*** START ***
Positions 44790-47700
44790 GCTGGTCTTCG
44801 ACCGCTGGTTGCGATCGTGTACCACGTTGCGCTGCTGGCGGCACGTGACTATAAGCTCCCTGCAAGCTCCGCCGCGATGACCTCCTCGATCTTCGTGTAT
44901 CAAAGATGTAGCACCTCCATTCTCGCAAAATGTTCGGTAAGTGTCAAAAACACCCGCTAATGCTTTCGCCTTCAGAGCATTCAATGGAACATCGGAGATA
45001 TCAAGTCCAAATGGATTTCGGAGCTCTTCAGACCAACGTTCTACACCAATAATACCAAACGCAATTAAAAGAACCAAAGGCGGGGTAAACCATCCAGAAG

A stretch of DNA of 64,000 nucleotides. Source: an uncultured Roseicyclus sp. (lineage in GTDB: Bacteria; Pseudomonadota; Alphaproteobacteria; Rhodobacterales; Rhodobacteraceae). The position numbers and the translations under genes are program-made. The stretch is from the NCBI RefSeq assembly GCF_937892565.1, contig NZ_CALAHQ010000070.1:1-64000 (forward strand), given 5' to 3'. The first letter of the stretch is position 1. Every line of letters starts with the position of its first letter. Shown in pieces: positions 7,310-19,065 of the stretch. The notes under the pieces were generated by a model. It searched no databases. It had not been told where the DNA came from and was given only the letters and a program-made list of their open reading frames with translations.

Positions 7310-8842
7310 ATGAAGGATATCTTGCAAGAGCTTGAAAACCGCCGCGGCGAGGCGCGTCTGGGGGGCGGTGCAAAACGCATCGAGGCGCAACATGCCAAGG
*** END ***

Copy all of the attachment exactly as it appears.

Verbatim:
Positions 44790-47700
44790 GCTGGTCTTCG
44801 ACCGCTGGTTGCGATCGTGTACCACGTTGCGCTGCTGGCGGCACGTGACTATAAGCTCCCTGCAAGCTCCGCCGCGATGACCTCCTCGATCTTCGTGTAT
44901 CAAAGATGTAGCACCTCCATTCTCGCAAAATGTTCGGTAAGTGTCAAAAACACCCGCTAATGCTTTCGCCTTCAGAGCATTCAATGGAACATCGGAGATA
45001 TCAAGTCCAAATGGATTTCGGAGCTCTTCAGACCAACGTTCTACACCAATAATACCAAACGCAATTAAAAGAACCAAAGGCGGGGTAAACCATCCAGAAG

A stretch of DNA of 64,000 nucleotides. Source: an uncultured Roseicyclus sp. (lineage in GTDB: Bacteria; Pseudomonadota; Alphaproteobacteria; Rhodobacterales; Rhodobacteraceae). The position numbers and the translations under genes are program-made. The stretch is from the NCBI RefSeq assembly GCF_937892565.1, contig NZ_CALAHQ010000070.1:1-64000 (forward strand), given 5' to 3'. The first letter of the stretch is position 1. Every line of letters starts with the position of its first letter. Shown in pieces: positions 7,310-19,065 of the stretch. The notes under the pieces were generated by a model. It searched no databases. It had not been told where the DNA came from and was given only the letters and a program-made list of their open reading frames with translations.

Positions 7310-8842
7310 ATGAAGGATATCTTGCAAGAGCTTGAAAACCGCCGCGGCGAGGCGCGTCTGGGGGGCGGTGCAAAACGCATCGAGGCGCAACATGCCAAGG